While transportation remained insufficient for Red Army forces, when Operation Barbarossa kicked off, they possessed some 33,000 pieces of artillery, a number far greater than the Germans had at their disposal.  [n] The Soviet Union had some 23,000 tanks available of which only 14,700 were combat-ready.  Around 11,000 tanks were in the western military districts that faced the German invasion force.
 Hitler later declared to some of his generals, "If I had known about the Russian tank strength in 1941 I would not have attacked".  However, maintenance and readiness standards were very poor; ammunition and radios were in short supply, and many armoured units lacked the trucks for supplies.   The most advanced Soviet tank models – the KV-1 and T-34 – which were superior to all current German tanks, as well as all designs still in development as of the summer 1941,  were not available in large numbers at the time the invasion commenced.  Furthermore, in the autumn of 1939, the Soviets disbanded their mechanized corps and partly dispersed their tanks to infantry divisions;  but following their observation of the German campaign in France, in late-1940 they began to reorganize most of their armored assets back into mechanized corps with a target strength of 1,031 tanks each.  But these large armoured formations were unwieldy, and moreover they were spread out in scattered garrisons, with their subordinate divisions up to 100 kilometres (62 miles) apart.  The reorganization was still in progress and incomplete when Barbarossa commenced.   Soviet tank units were rarely well equipped, and they lacked training and logistical support. Units were sent into combat with no arrangements in place for refueling, ammunition resupply, or personnel replacement. Often, after a single engagement, units were destroyed or rendered ineffective.  The Soviet numerical advantage in heavy equipment was thoroughly offset by the superior training and organization of the Wehrmacht.  The Soviet Air Force ( VVS ) held the numerical advantage with a total of approximately 19,533 aircraft, which made it the largest air force in the world in the summer of 1941.  About 7,133– 9,100 of these were deployed in the five western military districts, [l]    and an additional 1445 were under naval control.  Development of the Soviet Armed Forces Compiled by Russian military historian Mikhail Meltyukhov from various sources  1 January 1939 22 June 1941 Increase Divisions calculated 131.5 316.5 140.7% Personnel 2,485,000 5,774,000 132.4% Guns and mortars 55,800 117,600 110.7% Tanks 21,100 25,700 21.8% Aircraft 7,700 18,700 142.8%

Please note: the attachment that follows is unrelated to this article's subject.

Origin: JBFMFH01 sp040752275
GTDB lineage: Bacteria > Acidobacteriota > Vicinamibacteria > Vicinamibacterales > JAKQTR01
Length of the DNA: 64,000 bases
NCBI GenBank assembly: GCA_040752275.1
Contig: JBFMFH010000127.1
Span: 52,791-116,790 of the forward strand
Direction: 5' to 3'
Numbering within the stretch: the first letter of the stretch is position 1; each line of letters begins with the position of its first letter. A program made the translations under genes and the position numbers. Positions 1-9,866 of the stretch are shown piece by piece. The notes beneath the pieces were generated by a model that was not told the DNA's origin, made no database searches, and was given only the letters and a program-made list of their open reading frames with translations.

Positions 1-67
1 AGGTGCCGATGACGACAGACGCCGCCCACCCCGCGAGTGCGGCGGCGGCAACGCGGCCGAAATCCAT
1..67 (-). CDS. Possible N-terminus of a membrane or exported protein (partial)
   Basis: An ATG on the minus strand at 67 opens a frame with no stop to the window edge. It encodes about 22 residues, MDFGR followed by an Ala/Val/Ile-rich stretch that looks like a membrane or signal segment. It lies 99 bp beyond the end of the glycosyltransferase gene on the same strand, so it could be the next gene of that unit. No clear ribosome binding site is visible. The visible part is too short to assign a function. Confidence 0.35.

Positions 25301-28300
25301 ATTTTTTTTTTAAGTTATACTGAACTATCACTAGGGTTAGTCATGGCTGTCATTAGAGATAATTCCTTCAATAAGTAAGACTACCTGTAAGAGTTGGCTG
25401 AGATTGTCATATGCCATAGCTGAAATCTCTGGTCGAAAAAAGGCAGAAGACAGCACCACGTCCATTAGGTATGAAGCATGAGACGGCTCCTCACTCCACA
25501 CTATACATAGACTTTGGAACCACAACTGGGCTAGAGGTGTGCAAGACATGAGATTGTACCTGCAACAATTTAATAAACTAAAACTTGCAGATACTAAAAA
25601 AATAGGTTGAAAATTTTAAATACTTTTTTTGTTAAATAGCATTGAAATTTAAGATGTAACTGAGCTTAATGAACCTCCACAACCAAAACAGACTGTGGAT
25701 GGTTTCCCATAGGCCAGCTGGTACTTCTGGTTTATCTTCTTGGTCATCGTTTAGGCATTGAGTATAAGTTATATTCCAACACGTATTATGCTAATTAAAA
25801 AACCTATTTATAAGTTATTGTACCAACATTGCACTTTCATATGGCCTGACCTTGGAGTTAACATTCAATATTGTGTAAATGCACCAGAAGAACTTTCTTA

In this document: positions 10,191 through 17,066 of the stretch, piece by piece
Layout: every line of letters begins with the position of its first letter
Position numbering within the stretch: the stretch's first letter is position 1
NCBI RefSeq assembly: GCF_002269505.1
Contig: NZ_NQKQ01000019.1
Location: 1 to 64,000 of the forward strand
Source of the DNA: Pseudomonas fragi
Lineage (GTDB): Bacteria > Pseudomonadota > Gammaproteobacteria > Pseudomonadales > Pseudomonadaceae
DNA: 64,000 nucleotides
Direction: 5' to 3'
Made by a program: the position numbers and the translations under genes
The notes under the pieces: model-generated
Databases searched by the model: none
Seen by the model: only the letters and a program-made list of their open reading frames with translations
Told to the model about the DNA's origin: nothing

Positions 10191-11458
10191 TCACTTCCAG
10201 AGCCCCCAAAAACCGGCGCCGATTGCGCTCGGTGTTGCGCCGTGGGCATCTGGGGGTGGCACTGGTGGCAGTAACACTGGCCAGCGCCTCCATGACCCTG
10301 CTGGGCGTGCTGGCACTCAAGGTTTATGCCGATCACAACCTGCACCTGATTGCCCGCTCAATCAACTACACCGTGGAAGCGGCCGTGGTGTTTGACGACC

Historians have debated whether Stalin was planning an invasion of German territory in the summer of 1941. The debate began in the late-1980s when Viktor Suvorov published a journal article and later the book Icebreaker in which he claimed that Stalin had seen the outbreak of war in Western Europe as an opportunity to spread communist revolutions throughout the continent, and that the Soviet military was being deployed for an imminent attack at the time of the German invasion.  This view had also been advanced by former German generals following the war.
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